Texas Soup

A lot of things went into making Texas what it is.  You know about the Spanish and Mexican influence, of course.  And it can be no surprise that many new Americans headed here in the early days, fresh off the boats from many countries – an amazing number of which were represented at the Battle of the Alamo.  But what we didn’t expect was to see such an overwhelmingly large German representation.  We became aware of that in Cajun country, hearing about the German Catholics who fled religious persecution at home.  Many found their way further west to Texas, and their influence is quite strong. Go know.

Our day started in San Antonio with a fond farewell to the Alamo, deserted in the early morning.  We then started on the Mission Trail, to see those early outposts of the Franciscans who were determined to convert the heathen Indians.  Getting to live in a mission was a bit of “forced volunteerism.”  The Indians gave up their language, their religious beliefs, and many aspects of their culture in exchange for some protection from stronger Apache and Comanche tribes.  The trade-off meant learning Spanish and Latin (for Mass) and converting to Catholicism.  It also meant living and working as the Spanish wanted, being subject to the rigors of the Inquisition, and being at the mercy of Spain’s intent to keep the French out of Texas.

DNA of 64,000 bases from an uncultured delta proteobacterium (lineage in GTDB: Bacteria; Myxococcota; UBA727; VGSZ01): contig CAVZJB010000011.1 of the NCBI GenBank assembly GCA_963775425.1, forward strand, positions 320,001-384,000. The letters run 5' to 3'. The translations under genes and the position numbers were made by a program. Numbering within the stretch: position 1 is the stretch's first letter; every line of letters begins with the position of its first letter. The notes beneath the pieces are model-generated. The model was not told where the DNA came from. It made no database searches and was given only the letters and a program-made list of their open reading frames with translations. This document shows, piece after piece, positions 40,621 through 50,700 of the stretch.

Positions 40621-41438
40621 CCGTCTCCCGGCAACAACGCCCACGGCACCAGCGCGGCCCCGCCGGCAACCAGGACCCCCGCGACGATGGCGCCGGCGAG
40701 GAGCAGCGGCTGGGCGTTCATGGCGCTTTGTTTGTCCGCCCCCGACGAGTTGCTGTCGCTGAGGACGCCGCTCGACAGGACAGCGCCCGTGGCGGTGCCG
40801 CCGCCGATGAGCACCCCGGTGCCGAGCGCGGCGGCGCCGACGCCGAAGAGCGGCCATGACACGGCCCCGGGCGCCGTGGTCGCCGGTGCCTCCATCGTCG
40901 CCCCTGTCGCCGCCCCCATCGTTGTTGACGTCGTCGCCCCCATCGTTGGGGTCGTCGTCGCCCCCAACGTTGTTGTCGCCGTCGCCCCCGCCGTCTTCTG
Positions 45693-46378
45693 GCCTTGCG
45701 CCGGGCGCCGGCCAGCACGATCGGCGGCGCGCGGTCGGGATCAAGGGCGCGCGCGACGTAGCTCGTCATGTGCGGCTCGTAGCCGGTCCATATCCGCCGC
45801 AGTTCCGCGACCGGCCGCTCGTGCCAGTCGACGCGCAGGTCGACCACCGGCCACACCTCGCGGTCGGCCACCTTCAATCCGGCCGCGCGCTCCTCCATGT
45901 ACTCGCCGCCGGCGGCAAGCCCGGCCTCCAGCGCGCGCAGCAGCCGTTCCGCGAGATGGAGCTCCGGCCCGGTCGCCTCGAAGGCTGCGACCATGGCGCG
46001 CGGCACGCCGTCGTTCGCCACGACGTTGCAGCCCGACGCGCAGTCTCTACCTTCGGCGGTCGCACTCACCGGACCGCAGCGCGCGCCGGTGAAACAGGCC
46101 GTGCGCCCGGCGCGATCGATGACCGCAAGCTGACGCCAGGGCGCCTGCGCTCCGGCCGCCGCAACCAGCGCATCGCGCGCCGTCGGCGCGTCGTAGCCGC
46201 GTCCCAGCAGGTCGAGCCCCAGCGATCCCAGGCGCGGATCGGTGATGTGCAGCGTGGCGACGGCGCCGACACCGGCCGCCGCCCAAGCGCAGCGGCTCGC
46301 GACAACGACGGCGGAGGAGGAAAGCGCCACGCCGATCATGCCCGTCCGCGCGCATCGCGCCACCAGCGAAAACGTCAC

We saw two missions; Mission San Jose, and Mission San Juan Capistrano, both built in the early 1700’s.  (Of course, the first mission that we saw was the Alamo.)  They were both striking, though San Jose is more complete.

The Indians lived in small homes built into the outside walls and opening into the compound.  It was amazing to learn that descendants of the original Indians in the area can identify which wall their families lived in three hundred years ago.  As it was Sunday morning, both churches were filled with some of those descendants and not available to tourists, but we could hear them singing, and it gave us chills.

We then moved further into Texas hill country, which is indeed hilly.  We stopped for lunch at New Braunfels, a thoroughly German town where one has schnitzel and wurst rather than barbecue. And yes, this place is in the middle of Texas, but with authentic German hospitality, meaning that we were served by an older version of Eva Braun and dared not question anything.

A short distance away is the town of Gruene, pronounced “Green” and home to the oldest continually operating dance hall in Texas.  It is German and Texan all in one, and a very happening place.  Dance halls are a big thing out here and Saturday nights must be really hot. And have you ever seen such a rustic ATM?

Then we traveled up and down those hills on two-lane roads at 65 mph to get to our evening’s destination – Fredericksburg, another German enclave.  We will behave ourselves and see what this town has to offer tomorrow.

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